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  • A Critical Stage: The Role of Secular Alternative Theatre in Pakistan by Fawzia Afzal-Khan, and: Poetics, Plays, and Performances: The Politics of Modern Indian Theatre by Vasudha Dalmia, and: Theatres of Independence: Drama, Theory, and Urban Performance in India Since 1947 by Aparna Bhargava Dharwadker
  • Erin B. Mee (bio)
A Critical Stage: The Role of Secular Alternative Theatre in Pakistan. By Fawzia Afzal-Khan. Kolkata: Seagull Books, 2005; 143pp. $25.00 paper.
Poetics, Plays, and Performances: The Politics of Modern Indian Theatre. By Vasudha Dalmia. New Delhi: Oxford University Press, 2006; 366pp.; illustrations. £19.99 cloth.
Theatres of Independence: Drama, Theory, and Urban Performance in India Since 1947. By Aparna Bhargava Dharwadker. Iowa City: University of Iowa Press, 2005; 478pp.; illustrations. $49.95 cloth.

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In these three powerful new books on modern Indian and Pakistani theatre, authors Afzal-Khan, Dalmia, and Dharwadker focus on theatre that reflects, embodies, challenges, and constructs narratives of the nation and national culture. Afzal-Khan analyzes secular alternative theatre in Pakistan and its role (both actual and potential) in the current social and political landscape; Dalmia traces the genealogy of modern Hindi theatre in the context of an emerging idea of a “national” “Indian” culture; and Dharwadker documents the formation of a modern dramatic canon in post-Independence India. All three books argue persuasively that these modern theatres have shaped and been shaped by contemporaneous national political movements.

Afzal-Khan grounds her book—the first on this subject—in the historical and political contexts that gave rise to the work of the three companies she focuses on: Ajoka, Punjab Lok Rehas, and Tehrik-I-Niswan. Ajoka (“Dawn of a New Day,” founded in 1983) led the street theatre movement in Pakistan with protests against the cultural repression of General Zia-ul-Haque and has since performed plays such as Barri (Acquital; 1987) about four women imprisoned during Zia’s regime; Aik Thee Nani (There Was Once a Grandmother; 1993), a “secular critique of the official Islamist doctrine that forces all women to accept its repressive regime (62); and Dhee Rani (Daughter/Queen of the House; 1990), a play about the need for female education. Punjab Lok Rehas was founded in 1987 by former members of Ajoka who wanted to perform exclusively in Punjabi as a way of reaching specific communities of villagers and slum dwellers. Their work has dealt with the plight of rape victims, causes and consequences of the Gulf War, and child labor. Tehrik-I-Niswan (which literally means “Women’s Movement”) functions as the cultural wing of the [End Page 181] women’s movement in Pakistan and is at the same time “the premiere alternative theatre group of Karachi” (137). Afzal-Khan details their performance of Aurat Ki Kahani (A Woman’s Story; 1997), which “highlighted the theme of injustice, maltreatment, and discrimination against women in every area and at every stage of life” (98) not by focusing on women as victims but on women overcoming obstacles.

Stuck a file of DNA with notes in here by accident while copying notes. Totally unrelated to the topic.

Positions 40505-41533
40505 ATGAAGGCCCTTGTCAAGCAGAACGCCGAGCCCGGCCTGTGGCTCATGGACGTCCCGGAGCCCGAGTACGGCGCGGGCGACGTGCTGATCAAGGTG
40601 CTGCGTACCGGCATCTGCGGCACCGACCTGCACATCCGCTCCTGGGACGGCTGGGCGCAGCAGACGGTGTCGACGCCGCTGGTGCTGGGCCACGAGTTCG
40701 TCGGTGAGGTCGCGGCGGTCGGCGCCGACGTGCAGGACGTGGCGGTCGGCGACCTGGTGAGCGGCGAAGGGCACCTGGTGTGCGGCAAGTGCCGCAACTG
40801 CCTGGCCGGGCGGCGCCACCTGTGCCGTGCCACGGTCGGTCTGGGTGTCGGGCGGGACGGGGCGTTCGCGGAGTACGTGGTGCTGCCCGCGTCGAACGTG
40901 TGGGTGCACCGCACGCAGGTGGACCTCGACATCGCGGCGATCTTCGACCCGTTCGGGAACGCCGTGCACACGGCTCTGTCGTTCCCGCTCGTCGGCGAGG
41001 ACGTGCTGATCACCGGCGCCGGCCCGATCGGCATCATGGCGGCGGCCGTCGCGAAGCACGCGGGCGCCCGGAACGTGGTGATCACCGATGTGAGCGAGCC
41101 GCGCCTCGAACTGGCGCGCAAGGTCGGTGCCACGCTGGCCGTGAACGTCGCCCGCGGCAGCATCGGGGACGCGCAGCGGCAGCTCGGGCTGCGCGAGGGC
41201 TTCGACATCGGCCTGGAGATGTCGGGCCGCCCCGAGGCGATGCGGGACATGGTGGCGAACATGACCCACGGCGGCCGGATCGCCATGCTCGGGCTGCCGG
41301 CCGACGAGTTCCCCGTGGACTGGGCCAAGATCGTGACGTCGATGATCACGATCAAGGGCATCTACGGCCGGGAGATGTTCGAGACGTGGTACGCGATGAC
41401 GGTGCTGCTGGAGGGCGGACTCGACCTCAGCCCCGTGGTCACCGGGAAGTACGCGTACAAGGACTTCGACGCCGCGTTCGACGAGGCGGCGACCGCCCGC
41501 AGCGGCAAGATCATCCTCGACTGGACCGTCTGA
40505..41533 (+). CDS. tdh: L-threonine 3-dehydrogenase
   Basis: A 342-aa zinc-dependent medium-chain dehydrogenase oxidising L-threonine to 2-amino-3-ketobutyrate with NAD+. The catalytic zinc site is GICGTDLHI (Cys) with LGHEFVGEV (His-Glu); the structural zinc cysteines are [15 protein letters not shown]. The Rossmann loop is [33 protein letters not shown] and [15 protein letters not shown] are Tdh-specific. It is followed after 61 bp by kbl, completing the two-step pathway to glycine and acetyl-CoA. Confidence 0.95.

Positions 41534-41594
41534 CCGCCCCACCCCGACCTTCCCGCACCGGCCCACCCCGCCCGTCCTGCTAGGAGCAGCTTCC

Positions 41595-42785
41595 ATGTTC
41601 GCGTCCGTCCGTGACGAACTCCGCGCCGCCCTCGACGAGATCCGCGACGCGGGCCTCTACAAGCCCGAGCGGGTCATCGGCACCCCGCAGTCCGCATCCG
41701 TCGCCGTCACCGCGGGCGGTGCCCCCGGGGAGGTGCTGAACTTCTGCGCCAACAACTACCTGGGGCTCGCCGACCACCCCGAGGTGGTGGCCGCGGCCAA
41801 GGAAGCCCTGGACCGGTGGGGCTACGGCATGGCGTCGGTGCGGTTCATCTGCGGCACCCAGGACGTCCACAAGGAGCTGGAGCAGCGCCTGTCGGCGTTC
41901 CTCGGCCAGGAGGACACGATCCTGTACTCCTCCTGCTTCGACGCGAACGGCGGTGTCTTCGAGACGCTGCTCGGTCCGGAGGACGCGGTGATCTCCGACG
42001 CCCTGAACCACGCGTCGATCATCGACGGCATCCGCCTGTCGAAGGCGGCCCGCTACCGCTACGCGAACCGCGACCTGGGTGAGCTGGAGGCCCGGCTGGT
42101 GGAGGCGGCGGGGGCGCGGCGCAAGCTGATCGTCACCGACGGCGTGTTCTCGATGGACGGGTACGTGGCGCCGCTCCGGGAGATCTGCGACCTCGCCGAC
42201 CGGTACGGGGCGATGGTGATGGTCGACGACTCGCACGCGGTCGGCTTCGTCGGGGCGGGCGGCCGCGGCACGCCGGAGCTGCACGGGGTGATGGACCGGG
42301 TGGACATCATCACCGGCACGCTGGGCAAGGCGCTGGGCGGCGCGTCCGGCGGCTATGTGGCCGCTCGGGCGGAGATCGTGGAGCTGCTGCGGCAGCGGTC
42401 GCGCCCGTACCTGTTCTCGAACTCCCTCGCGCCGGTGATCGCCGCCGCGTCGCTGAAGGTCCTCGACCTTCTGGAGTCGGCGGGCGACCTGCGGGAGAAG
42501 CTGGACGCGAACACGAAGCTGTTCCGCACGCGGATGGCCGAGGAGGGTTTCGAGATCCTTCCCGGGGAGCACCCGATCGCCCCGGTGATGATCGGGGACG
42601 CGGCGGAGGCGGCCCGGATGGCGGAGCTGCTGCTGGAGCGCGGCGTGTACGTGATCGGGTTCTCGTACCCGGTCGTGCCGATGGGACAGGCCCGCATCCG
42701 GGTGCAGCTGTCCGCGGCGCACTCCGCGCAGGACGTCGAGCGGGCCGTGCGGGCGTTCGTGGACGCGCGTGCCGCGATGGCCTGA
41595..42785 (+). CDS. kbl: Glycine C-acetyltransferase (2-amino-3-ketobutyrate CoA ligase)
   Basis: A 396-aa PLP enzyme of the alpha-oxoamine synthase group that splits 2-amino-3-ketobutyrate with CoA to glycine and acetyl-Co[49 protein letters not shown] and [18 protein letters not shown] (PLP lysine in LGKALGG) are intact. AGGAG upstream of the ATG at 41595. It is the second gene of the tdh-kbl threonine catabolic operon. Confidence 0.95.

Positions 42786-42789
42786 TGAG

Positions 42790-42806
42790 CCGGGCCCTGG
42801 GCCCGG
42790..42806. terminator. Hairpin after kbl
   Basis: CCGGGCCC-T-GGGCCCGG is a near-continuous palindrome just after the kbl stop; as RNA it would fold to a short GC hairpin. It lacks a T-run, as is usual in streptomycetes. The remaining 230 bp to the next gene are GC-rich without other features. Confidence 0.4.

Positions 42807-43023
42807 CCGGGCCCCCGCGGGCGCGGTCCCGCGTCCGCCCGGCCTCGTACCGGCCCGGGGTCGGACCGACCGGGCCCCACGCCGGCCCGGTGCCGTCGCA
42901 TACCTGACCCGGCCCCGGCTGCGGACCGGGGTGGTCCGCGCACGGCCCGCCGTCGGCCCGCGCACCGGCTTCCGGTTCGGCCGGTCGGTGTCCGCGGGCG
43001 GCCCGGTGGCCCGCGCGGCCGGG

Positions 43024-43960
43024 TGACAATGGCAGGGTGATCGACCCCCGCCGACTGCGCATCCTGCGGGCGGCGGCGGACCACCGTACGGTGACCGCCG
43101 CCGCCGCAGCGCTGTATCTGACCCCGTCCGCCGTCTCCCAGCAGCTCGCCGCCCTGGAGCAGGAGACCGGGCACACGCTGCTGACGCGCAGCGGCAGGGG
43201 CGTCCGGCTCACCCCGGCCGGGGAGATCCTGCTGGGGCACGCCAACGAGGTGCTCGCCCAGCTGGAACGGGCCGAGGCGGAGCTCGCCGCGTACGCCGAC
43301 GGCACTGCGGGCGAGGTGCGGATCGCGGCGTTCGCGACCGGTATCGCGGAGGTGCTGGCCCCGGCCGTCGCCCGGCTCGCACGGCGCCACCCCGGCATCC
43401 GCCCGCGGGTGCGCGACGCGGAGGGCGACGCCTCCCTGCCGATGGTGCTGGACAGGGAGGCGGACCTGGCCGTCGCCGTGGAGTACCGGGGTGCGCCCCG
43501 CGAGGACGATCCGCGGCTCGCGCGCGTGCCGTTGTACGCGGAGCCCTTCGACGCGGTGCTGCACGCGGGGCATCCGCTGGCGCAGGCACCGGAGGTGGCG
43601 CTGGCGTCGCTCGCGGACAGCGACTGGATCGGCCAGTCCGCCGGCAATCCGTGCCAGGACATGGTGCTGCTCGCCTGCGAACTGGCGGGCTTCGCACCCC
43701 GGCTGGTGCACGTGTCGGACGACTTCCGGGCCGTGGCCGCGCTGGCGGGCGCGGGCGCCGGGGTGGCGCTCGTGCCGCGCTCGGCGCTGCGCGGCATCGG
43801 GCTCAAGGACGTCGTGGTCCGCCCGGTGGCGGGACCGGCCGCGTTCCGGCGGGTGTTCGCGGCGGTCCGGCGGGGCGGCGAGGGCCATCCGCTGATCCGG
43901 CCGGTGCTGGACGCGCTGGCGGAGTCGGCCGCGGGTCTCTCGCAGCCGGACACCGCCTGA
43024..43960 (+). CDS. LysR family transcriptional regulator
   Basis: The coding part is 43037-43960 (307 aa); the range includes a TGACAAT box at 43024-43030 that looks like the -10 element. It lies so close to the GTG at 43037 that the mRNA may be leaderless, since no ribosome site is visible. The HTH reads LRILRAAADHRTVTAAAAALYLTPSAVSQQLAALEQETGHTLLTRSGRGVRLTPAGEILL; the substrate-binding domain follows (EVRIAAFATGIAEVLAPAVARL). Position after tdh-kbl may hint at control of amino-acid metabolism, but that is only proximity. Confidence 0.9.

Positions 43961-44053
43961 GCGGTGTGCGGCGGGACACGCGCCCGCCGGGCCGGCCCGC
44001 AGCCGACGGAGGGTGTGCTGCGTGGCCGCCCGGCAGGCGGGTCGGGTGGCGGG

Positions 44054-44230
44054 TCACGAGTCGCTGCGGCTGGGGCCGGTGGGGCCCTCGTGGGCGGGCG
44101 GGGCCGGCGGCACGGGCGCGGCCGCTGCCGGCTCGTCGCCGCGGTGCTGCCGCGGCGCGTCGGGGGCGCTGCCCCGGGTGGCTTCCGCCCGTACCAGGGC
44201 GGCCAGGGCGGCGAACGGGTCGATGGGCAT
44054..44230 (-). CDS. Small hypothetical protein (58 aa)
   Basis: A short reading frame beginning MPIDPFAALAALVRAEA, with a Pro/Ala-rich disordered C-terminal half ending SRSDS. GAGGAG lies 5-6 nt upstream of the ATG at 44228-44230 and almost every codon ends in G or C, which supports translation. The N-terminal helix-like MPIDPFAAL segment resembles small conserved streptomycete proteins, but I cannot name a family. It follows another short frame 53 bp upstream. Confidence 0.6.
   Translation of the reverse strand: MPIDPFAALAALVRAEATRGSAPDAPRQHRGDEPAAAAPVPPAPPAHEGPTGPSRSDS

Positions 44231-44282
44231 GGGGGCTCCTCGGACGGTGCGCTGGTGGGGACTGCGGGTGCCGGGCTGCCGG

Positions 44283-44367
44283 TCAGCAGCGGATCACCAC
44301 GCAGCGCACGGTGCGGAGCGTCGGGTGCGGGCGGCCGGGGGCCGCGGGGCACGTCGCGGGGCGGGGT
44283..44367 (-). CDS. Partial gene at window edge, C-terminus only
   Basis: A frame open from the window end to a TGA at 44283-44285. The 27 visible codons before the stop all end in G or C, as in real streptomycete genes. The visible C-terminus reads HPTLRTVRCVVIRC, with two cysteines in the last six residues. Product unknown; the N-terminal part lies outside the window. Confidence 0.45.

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By foregrounding these three groups, Afzal-Khan successfully demonstrates that there is a “people’s national theatre movement” in Pakistan that is used for “education, enlightenment, and action” (72), and which is organized and run by small theatre groups to serve as a forum for debate on national issues.

Afzal-Khan focuses on actual performances rather than hypothetical performances or texts, which allows her to analyze a complex set of audience reactions rather than positing a utopic outcome for every performance—her stance is interrogatory rather than celebratory. She also writes from the standpoint of a practitioner-scholar; she acted in several of the productions she describes, which allows her to measure the distance between the intent of a production and the complexities of its receptions.

However, the book is a compilation of individual lectures and conference papers, which results in quite a bit of repetition between chapters and a regrettable lack of depth and detail. The reader is left wanting more detailed descriptions and analyses of the companies, the productions themselves, and the audience responses. In addition, because it is...


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pp. 181-184
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